Even while still professing to be a Catholic, there was more than a little bit of agnosticism creeping even before I made it to my teens. "I believe such and such, but I know there isn't actually any proof for any of it, so I have no right to expect anyone else to believe it." Attempts at "witnessing" or converting non-Catholics would have been extremely disrespectful to the other person and out-of-the-question for me.

Then came junior high school and more religion classes, and now we were getting into more grown-up subject matter. Not that I hadn't heard about any of these teachings before, but the more I learned about rules that were almost exclusive to Catholicism, the more I realized, "This church is completely out of touch with modern times, and it's not for me." For instance, as a female, I found the rules about not letting women be priests or letting the male priests be married highly offensive. They might as well be saying, "We hold women in such contempt that not only do we not want any of them in any leadership position (unless you can count nuns smacking schoolkids with rulers), the only men we want are ones that don't want anything to do with women." Then there were the rules forbidding artificial birth control (which is rightly ignored by most Catholics anyway) and abortion. "Right, like I'm going to take family planning advice from some celibate, post-geriatric guy in a dress. When's the last time you were pregnant, Padre?" Thank goodness I never listened to the one about "no sex before marriage" either, or I'd be the 42-Year-Old Virgin right now. I refuse to believe that when my partner and I are expressing our love for one another physically, that somehow we're doing something evil and sinful, just because we don't have a piece of paper or matching wedding bands.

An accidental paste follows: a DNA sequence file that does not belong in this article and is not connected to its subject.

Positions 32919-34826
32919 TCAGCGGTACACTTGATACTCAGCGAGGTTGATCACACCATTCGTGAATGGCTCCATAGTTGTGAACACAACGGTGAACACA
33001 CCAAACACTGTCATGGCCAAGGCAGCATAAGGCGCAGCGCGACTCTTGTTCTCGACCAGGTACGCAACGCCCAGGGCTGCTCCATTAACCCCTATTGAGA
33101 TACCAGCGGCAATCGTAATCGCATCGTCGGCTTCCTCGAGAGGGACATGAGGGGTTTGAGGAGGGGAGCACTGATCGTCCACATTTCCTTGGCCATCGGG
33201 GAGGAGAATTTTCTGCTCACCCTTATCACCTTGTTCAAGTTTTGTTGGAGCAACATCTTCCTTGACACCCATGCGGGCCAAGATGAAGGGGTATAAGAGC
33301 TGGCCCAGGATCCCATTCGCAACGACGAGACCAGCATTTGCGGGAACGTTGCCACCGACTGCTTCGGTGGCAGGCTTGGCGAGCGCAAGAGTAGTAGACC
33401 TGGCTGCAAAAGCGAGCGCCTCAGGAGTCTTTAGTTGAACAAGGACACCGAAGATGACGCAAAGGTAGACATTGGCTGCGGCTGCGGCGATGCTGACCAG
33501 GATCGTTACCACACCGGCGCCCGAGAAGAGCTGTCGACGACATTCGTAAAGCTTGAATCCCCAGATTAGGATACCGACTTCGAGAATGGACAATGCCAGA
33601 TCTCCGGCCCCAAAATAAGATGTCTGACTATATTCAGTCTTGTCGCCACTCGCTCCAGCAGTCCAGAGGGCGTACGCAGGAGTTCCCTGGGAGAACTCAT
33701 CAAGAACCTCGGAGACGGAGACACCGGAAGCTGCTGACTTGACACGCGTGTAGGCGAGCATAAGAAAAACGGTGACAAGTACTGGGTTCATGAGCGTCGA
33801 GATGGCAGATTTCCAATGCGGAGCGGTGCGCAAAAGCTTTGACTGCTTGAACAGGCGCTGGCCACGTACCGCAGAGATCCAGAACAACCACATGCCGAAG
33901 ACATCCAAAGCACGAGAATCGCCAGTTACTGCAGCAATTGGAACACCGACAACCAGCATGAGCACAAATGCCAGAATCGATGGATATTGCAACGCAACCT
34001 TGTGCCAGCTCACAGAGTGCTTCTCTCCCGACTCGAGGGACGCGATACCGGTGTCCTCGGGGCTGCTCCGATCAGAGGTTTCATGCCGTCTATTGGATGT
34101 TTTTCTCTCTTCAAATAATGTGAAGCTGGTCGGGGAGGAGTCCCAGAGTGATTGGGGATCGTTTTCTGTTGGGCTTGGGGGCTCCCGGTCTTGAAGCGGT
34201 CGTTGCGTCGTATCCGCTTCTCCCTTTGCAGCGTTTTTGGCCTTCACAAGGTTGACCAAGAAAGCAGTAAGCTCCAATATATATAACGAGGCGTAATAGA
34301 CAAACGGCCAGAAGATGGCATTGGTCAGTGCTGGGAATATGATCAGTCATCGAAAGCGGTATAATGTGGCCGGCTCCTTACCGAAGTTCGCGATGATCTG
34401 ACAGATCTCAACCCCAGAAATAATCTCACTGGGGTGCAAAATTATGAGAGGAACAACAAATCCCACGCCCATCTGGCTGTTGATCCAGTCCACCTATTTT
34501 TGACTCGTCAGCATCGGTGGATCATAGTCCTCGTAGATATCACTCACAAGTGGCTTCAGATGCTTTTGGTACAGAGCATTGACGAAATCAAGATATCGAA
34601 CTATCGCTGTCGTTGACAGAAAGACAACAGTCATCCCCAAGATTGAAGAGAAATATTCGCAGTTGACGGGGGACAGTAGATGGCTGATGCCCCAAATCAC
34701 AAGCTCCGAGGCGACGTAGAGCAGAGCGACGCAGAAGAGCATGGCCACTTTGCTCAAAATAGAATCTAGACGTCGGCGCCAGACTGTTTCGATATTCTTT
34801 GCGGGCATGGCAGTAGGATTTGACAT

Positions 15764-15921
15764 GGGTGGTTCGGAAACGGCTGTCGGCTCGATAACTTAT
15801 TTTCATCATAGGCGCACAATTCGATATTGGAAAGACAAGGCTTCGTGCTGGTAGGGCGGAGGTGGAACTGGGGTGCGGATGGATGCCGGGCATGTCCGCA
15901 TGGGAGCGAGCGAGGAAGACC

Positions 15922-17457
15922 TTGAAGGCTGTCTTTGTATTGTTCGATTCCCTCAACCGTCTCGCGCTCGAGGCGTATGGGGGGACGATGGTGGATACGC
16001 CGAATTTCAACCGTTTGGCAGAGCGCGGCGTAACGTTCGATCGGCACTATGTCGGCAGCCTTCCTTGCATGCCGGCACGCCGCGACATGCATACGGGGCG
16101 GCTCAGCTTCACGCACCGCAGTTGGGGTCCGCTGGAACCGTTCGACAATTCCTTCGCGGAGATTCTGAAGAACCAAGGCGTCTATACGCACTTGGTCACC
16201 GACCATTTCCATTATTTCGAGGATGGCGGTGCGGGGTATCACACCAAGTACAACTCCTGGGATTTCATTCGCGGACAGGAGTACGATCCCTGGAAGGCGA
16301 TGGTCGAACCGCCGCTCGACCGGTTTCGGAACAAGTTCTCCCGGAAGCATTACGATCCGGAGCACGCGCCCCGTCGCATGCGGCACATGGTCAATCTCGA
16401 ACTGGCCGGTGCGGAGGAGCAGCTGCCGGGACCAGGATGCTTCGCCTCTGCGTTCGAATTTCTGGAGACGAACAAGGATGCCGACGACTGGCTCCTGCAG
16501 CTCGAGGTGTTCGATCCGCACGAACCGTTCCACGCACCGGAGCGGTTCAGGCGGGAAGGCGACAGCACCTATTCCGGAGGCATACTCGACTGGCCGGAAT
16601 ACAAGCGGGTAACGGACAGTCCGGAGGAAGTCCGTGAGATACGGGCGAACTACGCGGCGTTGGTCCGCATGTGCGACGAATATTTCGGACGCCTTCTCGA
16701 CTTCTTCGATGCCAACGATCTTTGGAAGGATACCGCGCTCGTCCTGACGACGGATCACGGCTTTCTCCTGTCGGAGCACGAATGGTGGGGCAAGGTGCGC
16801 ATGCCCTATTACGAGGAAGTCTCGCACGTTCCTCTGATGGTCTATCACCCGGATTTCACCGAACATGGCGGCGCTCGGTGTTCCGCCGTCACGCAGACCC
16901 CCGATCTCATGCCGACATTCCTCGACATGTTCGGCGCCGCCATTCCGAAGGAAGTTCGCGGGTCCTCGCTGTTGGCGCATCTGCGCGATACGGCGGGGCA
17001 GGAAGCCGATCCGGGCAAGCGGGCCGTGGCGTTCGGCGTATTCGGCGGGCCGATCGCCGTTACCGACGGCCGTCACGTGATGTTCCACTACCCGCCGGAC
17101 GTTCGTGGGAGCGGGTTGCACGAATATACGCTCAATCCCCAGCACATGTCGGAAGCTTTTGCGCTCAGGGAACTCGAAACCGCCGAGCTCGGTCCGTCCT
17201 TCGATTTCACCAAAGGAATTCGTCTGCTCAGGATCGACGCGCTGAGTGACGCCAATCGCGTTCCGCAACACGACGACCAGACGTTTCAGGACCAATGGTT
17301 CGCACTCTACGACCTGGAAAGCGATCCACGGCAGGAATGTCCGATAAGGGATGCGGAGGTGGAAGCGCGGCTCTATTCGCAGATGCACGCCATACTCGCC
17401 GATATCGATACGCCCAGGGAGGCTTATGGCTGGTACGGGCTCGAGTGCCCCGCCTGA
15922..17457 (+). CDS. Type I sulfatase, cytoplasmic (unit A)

In any case, once I had any choice at all in the matter, I stopped attending weekly mass with my parents. At first, it was because I had my first job after graduating high school, and they scheduled me to work Sunday afternoons. I obviously couldn't be in two places at once, but there was always a deeper reason beyond just needing some extra spending money. I'd long felt extremely uncomfortable being there, like a time traveler from a future where religion didn't exist anymore, who went back to study the earlier culture by pretending to be a member of one of the churches that existed at the time, just to see how far we'd really come or verify that people really were that crazy back then. On a really bad day, I felt like an undercover officer infiltrating a cult to see what they were up to.